The UN Human Rights for South-East Asia welcomed the decision by the Human Rights Council to appoint an Independent Expert on protection against violence and discrimination based on sexual orientation and gender identity (SOGI), and calls on all states in the region to fully support the new mandate.
The Independent Expert appointed by the Human Rights Council will be tasked with assessing the implementation of existing international human rights instruments with regard to ways to overcome violence and discrimination against LGBTI persons, and to identify and address the root causes of violence and discrimination. The expert, who is due to be appointed, will serve for three years.
“For too long, hate speech has undermined the dignity of members of LGBTI in the region, inciting violence and egregious human rights violations,” said Laurent Meillan, acting regional representative of the Human Rights Office in Bangkok. “We encourage all states in the region to cooperate and support this hugely important mandate.
“All human beings are born equal in dignity and rights. Those foundational, bedrock principles of universality and equality mean that all of us, without exception, and regardless of our sex characteristics, are equally entitled to the protections of international human rights law.”
The mandate was adopted by a vote of 23 in favour, 18 against and six abstentions. From Asia-Pacific, Vietnam, the Republic of Korea and Mongolia voted in favour of the mandate, while six other states from the region either abstained or voted against the appointment.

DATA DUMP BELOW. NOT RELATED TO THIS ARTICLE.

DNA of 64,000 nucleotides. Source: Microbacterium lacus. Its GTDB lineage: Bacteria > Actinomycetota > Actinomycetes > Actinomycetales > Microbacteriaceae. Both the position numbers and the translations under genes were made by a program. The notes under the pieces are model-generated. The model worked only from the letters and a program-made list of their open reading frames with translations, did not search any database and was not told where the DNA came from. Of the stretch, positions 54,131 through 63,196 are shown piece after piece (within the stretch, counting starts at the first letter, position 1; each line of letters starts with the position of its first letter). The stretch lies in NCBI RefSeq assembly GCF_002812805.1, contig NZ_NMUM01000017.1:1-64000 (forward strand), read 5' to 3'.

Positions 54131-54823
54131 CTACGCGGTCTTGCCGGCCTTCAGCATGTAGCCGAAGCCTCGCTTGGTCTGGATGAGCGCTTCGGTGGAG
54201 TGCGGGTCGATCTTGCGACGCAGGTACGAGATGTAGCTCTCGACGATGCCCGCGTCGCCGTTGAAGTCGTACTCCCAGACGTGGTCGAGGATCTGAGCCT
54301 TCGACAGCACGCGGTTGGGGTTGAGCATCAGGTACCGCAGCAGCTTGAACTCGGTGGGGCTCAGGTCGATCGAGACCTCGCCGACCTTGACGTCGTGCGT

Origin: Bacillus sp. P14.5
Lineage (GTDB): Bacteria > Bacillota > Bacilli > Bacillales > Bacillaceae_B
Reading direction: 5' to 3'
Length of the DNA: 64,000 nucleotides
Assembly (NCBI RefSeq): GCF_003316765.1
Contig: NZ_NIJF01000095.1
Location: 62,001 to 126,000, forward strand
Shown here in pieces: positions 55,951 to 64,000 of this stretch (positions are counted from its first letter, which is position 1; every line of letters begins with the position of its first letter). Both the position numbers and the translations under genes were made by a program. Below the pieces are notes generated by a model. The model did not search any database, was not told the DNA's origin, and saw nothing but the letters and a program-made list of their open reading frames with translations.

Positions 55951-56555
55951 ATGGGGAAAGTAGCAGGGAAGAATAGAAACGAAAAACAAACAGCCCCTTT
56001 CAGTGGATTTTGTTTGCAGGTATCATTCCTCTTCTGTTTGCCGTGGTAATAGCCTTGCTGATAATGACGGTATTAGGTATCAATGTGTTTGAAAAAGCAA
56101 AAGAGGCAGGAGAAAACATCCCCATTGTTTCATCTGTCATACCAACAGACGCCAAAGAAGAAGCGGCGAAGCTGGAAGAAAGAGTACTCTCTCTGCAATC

Voting in favor of the resolution
Albania, Belgium, Bolivia, Cuba, Ecuador, El Salvador, France, Georgia, Germany, Latvia, Macedonia, Mexico, Mongolia, Netherlands, Panama, Paraguay, Portugal, Republic of Korea, Slovenia, Switzerland, UK, Venezuela, Viet Nam.
Voting against the resolution
Algeria, Bangladesh, Burundi, China, Congo, Cote d’Ivoire, Ethiopia, Indonesia, Kenya, Kyrgyzstan, Maldives, Morocco, Nigeria, Qatar, Russia, Saudi Arabia, Togo, United Arab Emirates.
Abstaining on the resolution
Botswana, Ghana, India, Namibia, Philippines, South Africa.
“LGBTI people remain vulnerable to laws and policies in the region that directly or indirectly discriminate against or criminalize people based on their sexuality or gender identity. The new mandate will help Governments to address these challenges and learn from good practices” said Meillan.
Clear recommendations have been put forward by several human rights mechanisms urging States to take steps to address violations against LGBTI persons. A 2015 report by the UN High Commissioner for Human Rights made over 20 recommendations to address serious human rights violations, often perpetrated with impunity, against individuals based on their sexual orientation and gender identity.
The UN Human Rights Office published a booklet “Born Free and Equal” in 2012 which sets out the source and scope of some of the core legal obligations that States have to protect the human rights of LGBT people.